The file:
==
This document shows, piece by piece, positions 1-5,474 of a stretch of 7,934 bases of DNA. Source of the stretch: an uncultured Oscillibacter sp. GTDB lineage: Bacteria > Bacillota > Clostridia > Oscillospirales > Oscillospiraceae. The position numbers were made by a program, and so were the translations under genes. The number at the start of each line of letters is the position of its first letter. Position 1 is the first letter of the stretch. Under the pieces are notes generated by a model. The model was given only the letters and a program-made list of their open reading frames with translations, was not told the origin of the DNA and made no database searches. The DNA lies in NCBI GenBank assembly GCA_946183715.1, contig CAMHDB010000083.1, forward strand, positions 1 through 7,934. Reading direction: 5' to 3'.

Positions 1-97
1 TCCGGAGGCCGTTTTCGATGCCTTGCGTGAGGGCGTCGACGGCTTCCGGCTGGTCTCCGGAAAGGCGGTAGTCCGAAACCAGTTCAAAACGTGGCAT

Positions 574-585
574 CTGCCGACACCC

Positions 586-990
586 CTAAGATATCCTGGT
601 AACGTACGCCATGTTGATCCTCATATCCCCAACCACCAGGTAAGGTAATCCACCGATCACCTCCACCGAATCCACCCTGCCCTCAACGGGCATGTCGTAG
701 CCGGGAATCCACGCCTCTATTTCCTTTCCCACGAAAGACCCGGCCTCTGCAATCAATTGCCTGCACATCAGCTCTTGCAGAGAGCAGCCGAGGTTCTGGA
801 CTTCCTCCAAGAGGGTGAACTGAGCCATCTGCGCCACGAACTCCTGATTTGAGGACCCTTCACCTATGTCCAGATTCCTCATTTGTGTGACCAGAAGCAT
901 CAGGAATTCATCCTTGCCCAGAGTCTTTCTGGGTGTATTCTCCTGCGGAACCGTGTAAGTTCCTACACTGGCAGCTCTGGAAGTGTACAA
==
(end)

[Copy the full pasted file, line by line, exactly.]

This document shows, piece by piece, positions 1-5,474 of a stretch of 7,934 bases of DNA. Source of the stretch: an uncultured Oscillibacter sp. GTDB lineage: Bacteria > Bacillota > Clostridia > Oscillospirales > Oscillospiraceae. The position numbers were made by a program, and so were the translations under genes. The number at the start of each line of letters is the position of its first letter. Position 1 is the first letter of the stretch. Under the pieces are notes generated by a model. The model was given only the letters and a program-made list of their open reading frames with translations, was not told the origin of the DNA and made no database searches. The DNA lies in NCBI GenBank assembly GCA_946183715.1, contig CAMHDB010000083.1, forward strand, positions 1 through 7,934. Reading direction: 5' to 3'.

Positions 1-97
1 TCCGGAGGCCGTTTTCGATGCCTTGCGTGAGGGCGTCGACGGCTTCCGGCTGGTCTCCGGAAAGGCGGTAGTCCGAAACCAGTTCAAAACGTGGCAT

Positions 574-585
574 CTGCCGACACCC

Positions 586-990
586 CTAAGATATCCTGGT
601 AACGTACGCCATGTTGATCCTCATATCCCCAACCACCAGGTAAGGTAATCCACCGATCACCTCCACCGAATCCACCCTGCCCTCAACGGGCATGTCGTAG
701 CCGGGAATCCACGCCTCTATTTCCTTTCCCACGAAAGACCCGGCCTCTGCAATCAATTGCCTGCACATCAGCTCTTGCAGAGAGCAGCCGAGGTTCTGGA
801 CTTCCTCCAAGAGGGTGAACTGAGCCATCTGCGCCACGAACTCCTGATTTGAGGACCCTTCACCTATGTCCAGATTCCTCATTTGTGTGACCAGAAGCAT
901 CAGGAATTCATCCTTGCCCAGAGTCTTTCTGGGTGTATTCTCCTGCGGAACCGTGTAAGTTCCTACACTGGCAGCTCTGGAAGTGTACAA